Ways on how to get rid of blackheads
How to get rid of blackheads is a problem for many, and those conscious of their skin try many treatments, both professionally medicated and home remedies. Many skincare routines and acne treatments help with this particular skin problem, and it is not life-threatening. However, they can take a toll on your self-confidence because of society’s expectations for everyone to have perfect skin.
That’s not to say you shouldn’t be allowed to make yourself look good—your skin matters. If you want to know more about getting rid of blackheads, there are some treatments you can try. Start by trying out some of the suggestions in this article.
Causes of Blackheads
Blackheads are one of the most common types of acne. People with naturally oily skin types are more likely to have them, but anyone can get blackheads on any area of their skin. They form when the pores become clogged.
Unlike whiteheads that create closed pores, blackheads have concave surfaces, which creates dark oxidation in color. In turn, the surface the blackheads grow in looks like they have tiny craters filled with black dots. The black plug oozes out when you put pressure on the skin surrounding it. But this might not be the best solution on how to get rid of blackheads.
How to get rid of blackheads
There are plenty of ways to get rid of blackheads safely. Going to a dermatologist is still your safest bet, but not everyone has the means to be professionally treated. Try these simple ways to see if they work. Changing your skin care routine, changing your pillowcases, and even adding something to your diet might help.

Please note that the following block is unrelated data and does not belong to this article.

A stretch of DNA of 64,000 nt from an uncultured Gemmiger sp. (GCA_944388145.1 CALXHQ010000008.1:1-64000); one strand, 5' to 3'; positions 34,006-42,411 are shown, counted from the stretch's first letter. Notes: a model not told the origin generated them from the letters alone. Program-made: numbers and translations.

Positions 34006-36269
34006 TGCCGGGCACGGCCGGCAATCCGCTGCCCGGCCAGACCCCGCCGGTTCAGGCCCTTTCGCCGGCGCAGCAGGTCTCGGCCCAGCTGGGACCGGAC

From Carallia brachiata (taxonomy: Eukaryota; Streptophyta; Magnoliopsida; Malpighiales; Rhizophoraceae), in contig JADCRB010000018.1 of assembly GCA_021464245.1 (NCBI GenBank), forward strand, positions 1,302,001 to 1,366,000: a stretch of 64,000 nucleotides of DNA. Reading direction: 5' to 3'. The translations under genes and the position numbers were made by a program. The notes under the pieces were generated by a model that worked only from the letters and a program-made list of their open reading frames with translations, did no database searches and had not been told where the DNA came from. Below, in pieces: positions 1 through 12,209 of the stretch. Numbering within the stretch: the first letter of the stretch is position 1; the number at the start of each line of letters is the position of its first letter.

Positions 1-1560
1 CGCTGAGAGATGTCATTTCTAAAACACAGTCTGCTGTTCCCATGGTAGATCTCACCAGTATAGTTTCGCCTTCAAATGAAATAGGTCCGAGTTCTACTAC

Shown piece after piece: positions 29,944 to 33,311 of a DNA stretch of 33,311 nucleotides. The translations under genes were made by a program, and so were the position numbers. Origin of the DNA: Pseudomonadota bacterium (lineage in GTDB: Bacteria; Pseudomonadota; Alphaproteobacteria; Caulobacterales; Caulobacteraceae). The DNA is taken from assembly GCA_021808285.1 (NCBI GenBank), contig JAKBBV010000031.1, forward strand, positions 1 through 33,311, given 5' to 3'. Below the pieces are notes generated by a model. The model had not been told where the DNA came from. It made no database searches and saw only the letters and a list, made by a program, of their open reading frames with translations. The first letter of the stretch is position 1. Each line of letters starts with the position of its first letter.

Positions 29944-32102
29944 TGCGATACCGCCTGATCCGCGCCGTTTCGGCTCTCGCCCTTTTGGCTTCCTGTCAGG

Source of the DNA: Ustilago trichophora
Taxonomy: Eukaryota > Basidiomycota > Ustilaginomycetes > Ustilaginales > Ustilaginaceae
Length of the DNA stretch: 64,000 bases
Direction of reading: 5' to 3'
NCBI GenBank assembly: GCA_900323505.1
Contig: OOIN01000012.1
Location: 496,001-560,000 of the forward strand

Use a cleanser with salicylic acid.
Look for over-the-counter (OTC) products that contain salicylic acid. It’s an organic compound with a metabolite of aspirin and is usually used to treat inflammatory acne. A gel cleanser with a safe percent of salicylic acid can remove excess oil and dead skin cells, two things that cause blackheads. There are now salicylic acid cleansers that are safe for daily use.
Gently exfoliate with AHAs and BHAs.
You may have heard that exfoliating is bad for acne. This can be true if the exfoliator is harsh enough to worsen the acne’s inflammation and redness. However, blackheads can benefit from exfoliators if they are gentle enough and loaded with alpha and beta hydroxy acids (AHAs and BHAs). Glycolic acid is the most common type of AHA and salicylic for BHA, and both can be found in many OTC cleansers and masks.
Try topical retinoids
Retinoids are chemical peels useful in treating stubborn acne. Some retinoids can be strong, so that you will need prescriptions for them. There are also OTC topical retinoids that you can use, such as tretinoin. If you have sensitive skin, retinoids can cause dry skin and patches, so be sure to ask for an expert’s advice first.
Start using a gentle face brush.
There are many types of face brushes that you can choose from. There are soft bristles like makeup brushes, silicone pads, konjac sponges, sonic face massagers, and many others. Treating blackheads by using face brushes can have similar effects to using exfoliators, and they can remove dead skin cells and sebum. Use the brush with a gentle cleanser, but use it in gentle rotating motions.